As open water swimmers experience, swimmers face more climatic variables than marathon runners which makes ranking marathon swimmers much more difficult. Furthermore, while marathon runs are standardized at 42 km (26 miles), marathon swims are defined as anything over 6.2 miles (10 km) in any body of water that can include oceans, lakes, rivers, bays, rowing basins, canals, channels, fjords, lagoons, reservoirs and estuaries.

Currents, tidal flows, fluctuating air and water temperatures, marine life, ocean swells, wind speed and direction, and swimming at night all have a potential effect on the time and the potential success of marathon swims.

The World Swimming Majors online calculator determines a swimmer’s ranking by weighing and compensating for significant differences between marathon swims. Each swimmer receives more points for doing a faster swim, but only relative to each particular swim.

So an English Channel swim in 10 hours generates more points than an English Channel swim in 15 hours, but a Strait of Gibraltar crossing in 10 hours does not generate the same amount of points as in an English Channel swim in 10 hours.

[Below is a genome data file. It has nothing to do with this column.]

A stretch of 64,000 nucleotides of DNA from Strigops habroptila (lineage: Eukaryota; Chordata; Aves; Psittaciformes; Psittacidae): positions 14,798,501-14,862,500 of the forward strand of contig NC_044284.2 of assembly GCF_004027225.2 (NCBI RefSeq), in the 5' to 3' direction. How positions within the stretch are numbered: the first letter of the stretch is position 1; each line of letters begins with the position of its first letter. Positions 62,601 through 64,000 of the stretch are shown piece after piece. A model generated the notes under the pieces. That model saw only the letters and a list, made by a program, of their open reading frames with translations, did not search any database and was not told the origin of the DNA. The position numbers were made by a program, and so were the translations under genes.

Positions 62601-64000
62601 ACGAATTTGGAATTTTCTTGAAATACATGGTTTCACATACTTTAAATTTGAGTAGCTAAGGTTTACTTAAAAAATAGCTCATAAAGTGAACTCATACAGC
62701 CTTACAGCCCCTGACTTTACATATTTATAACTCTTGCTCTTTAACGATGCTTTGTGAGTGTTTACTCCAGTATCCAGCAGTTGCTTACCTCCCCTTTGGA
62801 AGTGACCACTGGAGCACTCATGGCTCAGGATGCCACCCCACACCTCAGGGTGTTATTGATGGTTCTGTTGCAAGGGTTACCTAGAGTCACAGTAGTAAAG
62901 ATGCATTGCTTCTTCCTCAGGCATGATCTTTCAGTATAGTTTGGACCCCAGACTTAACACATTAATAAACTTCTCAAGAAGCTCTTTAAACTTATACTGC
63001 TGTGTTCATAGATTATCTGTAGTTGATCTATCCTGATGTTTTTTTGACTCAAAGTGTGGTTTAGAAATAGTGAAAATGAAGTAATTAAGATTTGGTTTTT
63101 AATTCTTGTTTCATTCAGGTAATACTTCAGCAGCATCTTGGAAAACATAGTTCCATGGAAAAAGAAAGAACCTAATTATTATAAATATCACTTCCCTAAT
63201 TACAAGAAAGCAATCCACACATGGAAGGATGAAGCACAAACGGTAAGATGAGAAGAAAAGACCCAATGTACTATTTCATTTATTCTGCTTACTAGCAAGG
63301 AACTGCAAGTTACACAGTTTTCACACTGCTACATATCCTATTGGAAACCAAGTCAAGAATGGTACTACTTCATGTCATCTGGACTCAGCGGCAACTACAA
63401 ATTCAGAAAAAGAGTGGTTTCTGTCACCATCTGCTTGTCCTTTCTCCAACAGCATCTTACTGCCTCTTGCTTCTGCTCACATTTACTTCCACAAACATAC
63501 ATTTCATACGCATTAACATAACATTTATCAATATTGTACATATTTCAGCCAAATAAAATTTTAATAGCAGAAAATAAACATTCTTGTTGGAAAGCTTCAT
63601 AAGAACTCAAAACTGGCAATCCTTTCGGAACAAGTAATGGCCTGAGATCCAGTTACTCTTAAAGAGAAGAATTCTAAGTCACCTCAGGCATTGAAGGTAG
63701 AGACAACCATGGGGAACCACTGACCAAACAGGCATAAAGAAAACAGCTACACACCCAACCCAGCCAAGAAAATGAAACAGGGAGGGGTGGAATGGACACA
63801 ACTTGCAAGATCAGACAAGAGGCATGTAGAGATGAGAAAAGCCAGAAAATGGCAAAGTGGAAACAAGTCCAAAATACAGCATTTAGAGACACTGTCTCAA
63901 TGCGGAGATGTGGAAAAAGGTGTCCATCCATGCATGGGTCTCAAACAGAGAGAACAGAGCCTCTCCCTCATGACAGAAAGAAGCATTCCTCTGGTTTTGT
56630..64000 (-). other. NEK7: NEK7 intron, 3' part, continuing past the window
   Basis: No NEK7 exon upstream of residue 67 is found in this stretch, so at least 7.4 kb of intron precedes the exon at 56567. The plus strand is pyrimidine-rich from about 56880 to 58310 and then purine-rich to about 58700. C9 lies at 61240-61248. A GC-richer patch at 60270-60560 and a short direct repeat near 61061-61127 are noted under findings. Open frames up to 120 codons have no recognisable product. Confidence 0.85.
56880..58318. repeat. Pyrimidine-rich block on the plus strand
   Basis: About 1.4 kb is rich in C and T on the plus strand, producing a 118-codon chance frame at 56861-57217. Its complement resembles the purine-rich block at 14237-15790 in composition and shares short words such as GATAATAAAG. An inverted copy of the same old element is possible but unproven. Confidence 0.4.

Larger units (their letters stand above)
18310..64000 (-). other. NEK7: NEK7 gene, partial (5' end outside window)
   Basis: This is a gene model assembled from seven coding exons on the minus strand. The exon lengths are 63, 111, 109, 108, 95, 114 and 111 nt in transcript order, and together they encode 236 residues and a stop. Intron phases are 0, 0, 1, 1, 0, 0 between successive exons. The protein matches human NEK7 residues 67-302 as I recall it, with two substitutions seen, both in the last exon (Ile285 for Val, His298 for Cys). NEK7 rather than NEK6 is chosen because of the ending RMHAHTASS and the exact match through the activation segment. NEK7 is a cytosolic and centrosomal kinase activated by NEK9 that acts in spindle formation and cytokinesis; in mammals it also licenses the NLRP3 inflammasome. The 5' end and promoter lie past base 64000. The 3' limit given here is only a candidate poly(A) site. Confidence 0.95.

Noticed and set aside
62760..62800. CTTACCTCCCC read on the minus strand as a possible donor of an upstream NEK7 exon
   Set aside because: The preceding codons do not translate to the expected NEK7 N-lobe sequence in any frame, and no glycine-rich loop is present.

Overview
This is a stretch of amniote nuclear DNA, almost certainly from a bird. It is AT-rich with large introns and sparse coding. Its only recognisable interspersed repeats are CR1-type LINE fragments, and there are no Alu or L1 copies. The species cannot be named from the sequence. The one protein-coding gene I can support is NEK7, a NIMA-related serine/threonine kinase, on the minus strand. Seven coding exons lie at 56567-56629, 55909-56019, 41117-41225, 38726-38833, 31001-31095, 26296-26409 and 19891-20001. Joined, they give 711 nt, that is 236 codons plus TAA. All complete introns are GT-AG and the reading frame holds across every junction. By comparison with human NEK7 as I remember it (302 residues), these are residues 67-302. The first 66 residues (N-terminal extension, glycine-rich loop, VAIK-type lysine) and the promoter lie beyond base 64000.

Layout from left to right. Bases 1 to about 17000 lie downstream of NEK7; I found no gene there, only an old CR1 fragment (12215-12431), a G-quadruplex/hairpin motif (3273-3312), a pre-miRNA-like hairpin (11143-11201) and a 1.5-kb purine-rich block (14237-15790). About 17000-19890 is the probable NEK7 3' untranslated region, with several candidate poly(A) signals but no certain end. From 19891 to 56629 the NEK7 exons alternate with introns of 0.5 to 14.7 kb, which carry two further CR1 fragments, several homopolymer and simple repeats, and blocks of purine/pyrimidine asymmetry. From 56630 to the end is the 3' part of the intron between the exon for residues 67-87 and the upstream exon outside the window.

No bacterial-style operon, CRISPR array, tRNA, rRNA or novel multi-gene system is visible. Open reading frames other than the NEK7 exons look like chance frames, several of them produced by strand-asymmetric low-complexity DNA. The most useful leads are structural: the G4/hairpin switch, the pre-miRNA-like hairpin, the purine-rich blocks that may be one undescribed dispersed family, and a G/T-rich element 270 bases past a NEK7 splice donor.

Also, adjustments for age, water temperature and currents (e.g. in the Manhattan Island Marathon Swim or Round Jersey Swim) are weighted in the calculations. It is important to note that the World Swimming Majors calculator does not attempt to take into account the following:

  •   myriad water conditions
  • wind speed
  • wave height
  • number of competitors
  • appearance of marine life
  • tides

…because…

  • conditions change during the course of marathon swims, even within each day and hour, and
  • inaccurate, inconsistent or unavailable data make objective comparisons impossible.
  • conditions change from swim to swim even on the same course
  • some factors in open water swimming are difficult to quantify (e.g., the appearance of a shark or the sting of a Portuguese Man o War or swimming at night or swimming against a tidal flow for 1 or 2 or 3 hours).

As a result, the World Swimming Majors system is not be perfect and is purposefully introduced to the global marathon swimming community for discourse and debate. The database includes many of the better-known marathon swims in the world.

The swims are geographically distributed around the world and present a variety of challenges to the marathon swimmer – from jellyfish and sharks to tidal flows and cold water…and distance (in statute miles or kilometers). The World Swimming Majors include the following swims:

1. Cadiz Freedom Swim, Cape Town, South Africa (7.5 km or 4.7 miles)
2. Catalina Channel, California, U.S.A. (33 km or 20 miles)